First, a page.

I only look for investments by identifying undervalued companies. Thus always bottom up. Even though I do follow macro-economic developments I do not use it to find investment ideas.

I use screeners a lot. Over time I have put together a lot of criteria I screen for to identify undervalued companies.

In the past I had access to a Bloomberg terminal where I did a lot of screen programming but now I just use the screener at MFIE.

I was really looking for a Magic Formula screener for Europe when I discovered it. Since I have started using it I find that I don’t need anything else.

I also read letters by investors I admire to get ideas. But I always do my own research.

Here is an article that can help you get investment ideas from other great investors: Get investment ideas from the best fund managers delivered.

OK, so you recognize a potential stock using these tools. What happens next? What things do you look at in the companies that you analyze? What's your analyses process like?

As I mentioned, I only really start a look at the company if it is undervalued, I therefore use stock screening a lot.

Once I've identified a company that is undervalued I pull together five years of financial statements in a spread sheet where work through a 50 point checklist that allows me to quickly determine if a company is worth analysing further.

The checklist is something I have developed over the last 15 years. It mainly consists of items I have identified reading the investment newsletters and books of other great investors as well as newspapers and/or magazines.

It’s not rocket science but it forces me to think systematically and not to overlook anything. You can read more about the check list I use in the article What does your investment check-list look like?

Only after I have worked through the checklist and still find the company attractive do I start reading the financial statements and presentations on the investor relations website.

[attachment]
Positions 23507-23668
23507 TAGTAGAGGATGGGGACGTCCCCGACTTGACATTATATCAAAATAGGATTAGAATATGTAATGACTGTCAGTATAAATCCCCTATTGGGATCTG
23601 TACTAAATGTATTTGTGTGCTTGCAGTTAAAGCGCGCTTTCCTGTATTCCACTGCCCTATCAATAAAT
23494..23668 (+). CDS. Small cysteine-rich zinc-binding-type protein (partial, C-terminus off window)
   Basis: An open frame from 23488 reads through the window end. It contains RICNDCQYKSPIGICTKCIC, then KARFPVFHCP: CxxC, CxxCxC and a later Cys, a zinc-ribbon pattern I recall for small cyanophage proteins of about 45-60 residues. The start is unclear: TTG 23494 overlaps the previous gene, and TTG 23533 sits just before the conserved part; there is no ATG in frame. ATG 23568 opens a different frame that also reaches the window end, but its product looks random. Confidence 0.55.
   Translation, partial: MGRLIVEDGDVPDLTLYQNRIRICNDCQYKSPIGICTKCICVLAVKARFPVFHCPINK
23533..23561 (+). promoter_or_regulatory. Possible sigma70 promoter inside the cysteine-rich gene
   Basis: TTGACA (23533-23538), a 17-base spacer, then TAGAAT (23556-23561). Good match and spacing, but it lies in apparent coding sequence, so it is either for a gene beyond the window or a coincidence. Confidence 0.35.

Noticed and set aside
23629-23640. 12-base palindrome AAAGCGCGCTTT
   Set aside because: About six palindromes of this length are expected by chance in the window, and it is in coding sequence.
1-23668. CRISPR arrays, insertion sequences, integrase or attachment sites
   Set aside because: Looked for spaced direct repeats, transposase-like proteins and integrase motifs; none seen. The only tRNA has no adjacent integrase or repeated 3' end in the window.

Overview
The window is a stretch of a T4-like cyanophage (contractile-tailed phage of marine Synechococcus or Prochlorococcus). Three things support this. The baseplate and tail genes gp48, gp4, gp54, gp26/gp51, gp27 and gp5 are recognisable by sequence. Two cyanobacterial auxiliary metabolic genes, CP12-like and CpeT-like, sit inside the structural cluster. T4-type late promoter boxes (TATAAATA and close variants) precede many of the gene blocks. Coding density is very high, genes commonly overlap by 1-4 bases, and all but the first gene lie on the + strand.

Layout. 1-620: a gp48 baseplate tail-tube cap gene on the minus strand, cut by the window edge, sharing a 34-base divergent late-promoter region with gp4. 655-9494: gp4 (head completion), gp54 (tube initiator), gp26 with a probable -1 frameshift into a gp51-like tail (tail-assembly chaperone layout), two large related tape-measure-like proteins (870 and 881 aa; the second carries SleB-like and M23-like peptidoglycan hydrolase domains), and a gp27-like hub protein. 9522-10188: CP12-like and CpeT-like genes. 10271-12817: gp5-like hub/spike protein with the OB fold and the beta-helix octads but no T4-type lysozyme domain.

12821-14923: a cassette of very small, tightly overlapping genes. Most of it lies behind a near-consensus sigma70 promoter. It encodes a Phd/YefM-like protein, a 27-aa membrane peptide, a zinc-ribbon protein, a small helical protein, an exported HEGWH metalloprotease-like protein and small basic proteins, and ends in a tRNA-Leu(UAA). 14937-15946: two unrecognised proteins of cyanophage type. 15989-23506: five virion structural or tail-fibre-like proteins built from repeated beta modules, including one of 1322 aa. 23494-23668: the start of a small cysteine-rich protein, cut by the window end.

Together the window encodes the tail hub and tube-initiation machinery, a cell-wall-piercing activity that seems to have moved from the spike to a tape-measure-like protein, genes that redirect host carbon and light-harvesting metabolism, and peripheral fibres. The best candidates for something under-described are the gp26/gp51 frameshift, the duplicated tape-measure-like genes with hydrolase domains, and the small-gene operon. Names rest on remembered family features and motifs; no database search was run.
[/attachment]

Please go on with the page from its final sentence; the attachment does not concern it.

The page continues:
In the financial statements I look to clarify any anomalies or other points I identified when I worked through the checklist.

The main point that make an investment attractive to me is:

  • Low debt to equity, not more than 35%.
  • High return on tangible assets (classic magic formula companies in other words).
  • A low price to earnings ratio or ebit to enterprise value ratio.
  • A dividend payment (ideally over 3%).
  • Management ownership of over 10%, or for a large company more than five times management’s yearly gross salary.
  • Share buybacks are a definite plus but only if the company is undervalued.
And something I have only started looking at recently is that the company share price must have good relative strength.

This is something that I still find very difficult to implement because as a classic value investor the more a company share price has fallen the more I tend to like it.

However a lot of good research by very credible investors have shown that companies with positive momentum tend to perform a lot better than companies that don't.

Once I am comfortable that it’s a good business and there is a margin of safety I invest.

We all have make terrific and disaster investments. Can you share with us your best and worst moments? What did you learn from them?

This is an easy question to answer.

Isn’t it funny how you remember losers but quickly forget winners?

For the life of me I cannot say what my best investment was. I can however easily say what my biggest mistakes were.

The largest one was a company called Lambert Howarth and the huge loss I suffered in 2007 when the company went into administration.

You can read the whole story in my article Worst investment ever - My story and how you can avoid it.

Here is the summarised version.

In July 2006 I identified Lambert Howarth on one of my screens.

It was trading at book value with a price to earnings ratio of 6,5 times, had no debt and cash equal 8% of market value.

Its market value was £34 million and the previous year had bought back shares with a value of £10.2 million.

And it was trading on a historical 14.7% dividend yield.

You must admit the company was cheap.

I invested in August 2006 and after I invested the share price kept on going down. I re-did my analysis and bought more. The share price declined further and I kept on buying until the company made up 12% of my portfolio.